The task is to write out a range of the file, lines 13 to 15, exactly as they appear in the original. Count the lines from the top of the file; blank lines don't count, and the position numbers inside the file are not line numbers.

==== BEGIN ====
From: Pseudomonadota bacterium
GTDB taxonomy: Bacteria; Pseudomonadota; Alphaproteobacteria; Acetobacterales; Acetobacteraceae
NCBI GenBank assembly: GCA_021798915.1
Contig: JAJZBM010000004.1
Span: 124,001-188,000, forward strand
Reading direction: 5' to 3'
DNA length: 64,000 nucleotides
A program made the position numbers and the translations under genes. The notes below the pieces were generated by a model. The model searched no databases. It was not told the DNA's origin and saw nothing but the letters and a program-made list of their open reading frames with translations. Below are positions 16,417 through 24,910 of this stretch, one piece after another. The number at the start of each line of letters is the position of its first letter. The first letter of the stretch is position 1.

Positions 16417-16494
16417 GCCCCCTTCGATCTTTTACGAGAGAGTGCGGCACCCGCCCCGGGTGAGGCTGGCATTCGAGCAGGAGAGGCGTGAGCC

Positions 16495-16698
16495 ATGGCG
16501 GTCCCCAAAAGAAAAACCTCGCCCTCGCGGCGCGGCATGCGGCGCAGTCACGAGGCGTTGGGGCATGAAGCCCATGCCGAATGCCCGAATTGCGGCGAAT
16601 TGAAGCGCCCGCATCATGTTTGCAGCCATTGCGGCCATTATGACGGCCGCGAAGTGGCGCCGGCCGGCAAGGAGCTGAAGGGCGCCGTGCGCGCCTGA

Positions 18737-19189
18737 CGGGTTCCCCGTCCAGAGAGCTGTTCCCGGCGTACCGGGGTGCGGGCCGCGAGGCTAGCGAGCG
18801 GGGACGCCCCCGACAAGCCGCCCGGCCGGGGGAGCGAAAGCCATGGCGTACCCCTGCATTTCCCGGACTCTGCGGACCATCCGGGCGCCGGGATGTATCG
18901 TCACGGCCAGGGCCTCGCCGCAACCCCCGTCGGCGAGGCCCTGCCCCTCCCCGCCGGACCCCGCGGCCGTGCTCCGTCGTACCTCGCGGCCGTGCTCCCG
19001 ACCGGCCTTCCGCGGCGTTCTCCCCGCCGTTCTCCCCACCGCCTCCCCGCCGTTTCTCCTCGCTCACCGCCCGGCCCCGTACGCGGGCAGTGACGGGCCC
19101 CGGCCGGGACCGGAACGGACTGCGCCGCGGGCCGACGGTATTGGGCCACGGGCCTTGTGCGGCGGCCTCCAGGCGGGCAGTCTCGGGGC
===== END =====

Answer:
16501 GTCCCCAAAAGAAAAACCTCGCCCTCGCGGCGCGGCATGCGGCGCAGTCACGAGGCGTTGGGGCATGAAGCCCATGCCGAATGCCCGAATTGCGGCGAAT
16601 TGAAGCGCCCGCATCATGTTTGCAGCCATTGCGGCCATTATGACGGCCGCGAAGTGGCGCCGGCCGGCAAGGAGCTGAAGGGCGCCGTGCGCGCCTGA

Positions 18737-19189